Calvinism in Context: Psalm 106:6–12

red seaThen they believed his words; they sang his praise.
— Psalm 106:12 —

Speaking of the law (Hebrews 10:1), the festivals and the Sabbath (Col 2:19), the New Testament regularly understands God’s redemption in Israel as a “shadow” or “type” of the redemption procured by Jesus Christ. In Luke 9:31, for instance, Jesus discusses his “departure” (read: “exodus,” exodon) with Moses and Elijah. Truly all the saving events of the Old Testament prefigure the saving events of the New.

Psalm 106 is no different. In that glorious Psalm, the author remembers the work of God to save Israel from Egypt. Running like a thread through the Psalm is the sin of Israel (e.g., vv. 6, 13, 21, 24-25, 28, 39, etc.), followed by the grace of God to save (vv. 10, 23, 30, 44-46).

More particularly, when the people sinned God sent a mediator. In Egypt, it was Moses; at Baal-Peor, it was Phineas. Even in Psalm 105, we discover God saved his people through the previous “sending” of Joseph to Egypt. In truth, God demonstrates his love for Israel, in that while they were still sinning God sent Joseph, Moses, and Phineas to “save” his people from destruction. In this way, Psalm 105 and 106 foreshadow the kind of salvation God would ultimately give in Jesus Christ.

In fact, situated as the final Psalm in the fourth book of the Psalter, Psalm 106 perfectly sets up the culminating redemption anticipated in Book V of the Psalter. The God who reigns (see Pss 90–99), will accomplish salvation once and for all, by sending his final mediator, his own son, to bring salvation to his people.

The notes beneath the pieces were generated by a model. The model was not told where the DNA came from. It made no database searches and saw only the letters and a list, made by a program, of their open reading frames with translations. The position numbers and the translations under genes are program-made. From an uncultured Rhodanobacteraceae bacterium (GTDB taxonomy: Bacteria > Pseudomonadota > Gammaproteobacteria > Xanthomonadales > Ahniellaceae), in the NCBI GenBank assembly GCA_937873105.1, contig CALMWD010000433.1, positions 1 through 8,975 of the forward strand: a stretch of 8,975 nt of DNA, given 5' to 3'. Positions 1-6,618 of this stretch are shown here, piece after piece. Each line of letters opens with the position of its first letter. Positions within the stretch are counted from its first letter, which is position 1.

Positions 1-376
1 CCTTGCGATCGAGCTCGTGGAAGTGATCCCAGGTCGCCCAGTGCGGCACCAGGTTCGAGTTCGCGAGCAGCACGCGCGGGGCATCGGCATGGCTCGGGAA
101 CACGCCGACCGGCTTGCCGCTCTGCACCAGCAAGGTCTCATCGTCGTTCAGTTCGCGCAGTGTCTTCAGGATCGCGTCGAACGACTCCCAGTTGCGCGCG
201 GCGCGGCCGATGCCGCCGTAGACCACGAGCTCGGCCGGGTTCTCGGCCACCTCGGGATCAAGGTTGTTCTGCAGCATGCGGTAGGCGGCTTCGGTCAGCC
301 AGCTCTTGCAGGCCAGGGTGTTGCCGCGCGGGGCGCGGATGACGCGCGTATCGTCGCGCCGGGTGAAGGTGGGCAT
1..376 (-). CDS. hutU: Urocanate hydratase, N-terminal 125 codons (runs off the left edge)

Psalm 106: A Pattern of Regeneration 

Narrowing our focus, Psalm 106 foreshadows Christ’s work of redemption and specifically the doctrine of effectual calling, with regeneration preceding faith. While not speaking of “regeneration”, the movement from depravity, to redemption, to faith in Psalm 106 is instructive. 

In brief, notice the condition of the Israel in verses 6-7.

Both we and our fathers have sinned; we have committed iniquity; we have done wickedness. Our fathers, when they were in Egypt, did not consider your wondrous works; they did not remember the abundance of your steadfast love, but rebelled by the sea, at the Red Sea.

Sin. Iniquity. Wickedness. Three words, one point: rebellion against God engulfed the nation of Israel. The Psalmist is comparing the sin of Israel in his day (during the exile) to the sin of Israel prior to the exodus. He equates the sins of the fathers to those of the sons, thus expressing a doctrinal truth known as total depravity.

Next, verse 8 inserts a glorious contrast: “Yet he saved them.” Like Paul’s “but God” in Ephesians 2:4, God intervened in Egypt. The people sinned and God responded in grace. For the sake of his name he saved his people. With a desire to demonstrate his power and glory, he delivered his covenant people out the nation of Egypt, providing them plenteous redemption and powerfully displaying his grace and power.  Verse 8 reveals the motivation of God—for the sake of his glory, he gave grace.

Following this revelation of God’s motivation, verses 9-11 recall the mode by which God saved his people.

He rebuked the Red Sea, and it became dry, and he led them through the deep as through a desert. So he saved them from the hand of the foe and redeemed them from the power of the enemy. And the waters covered their adversaries; not one of them was left.

Giving explicit attention to the watery judgment at the Red Sea which physically separated Israel from Egypt and effectively destroyed Pharaoh and his army, these verses speak to the decisive salvation God gave his covenant people. To a people who were committing iniquity and doing wickedness (Psalm 106:6), God graciously saved them. Though not speaking of the substitutionary atonement of the Passover, which were necessary for their salvation, the Psalmist makes it plain: God lifts sinners out of slavery; slaves to sin don’t save themselves.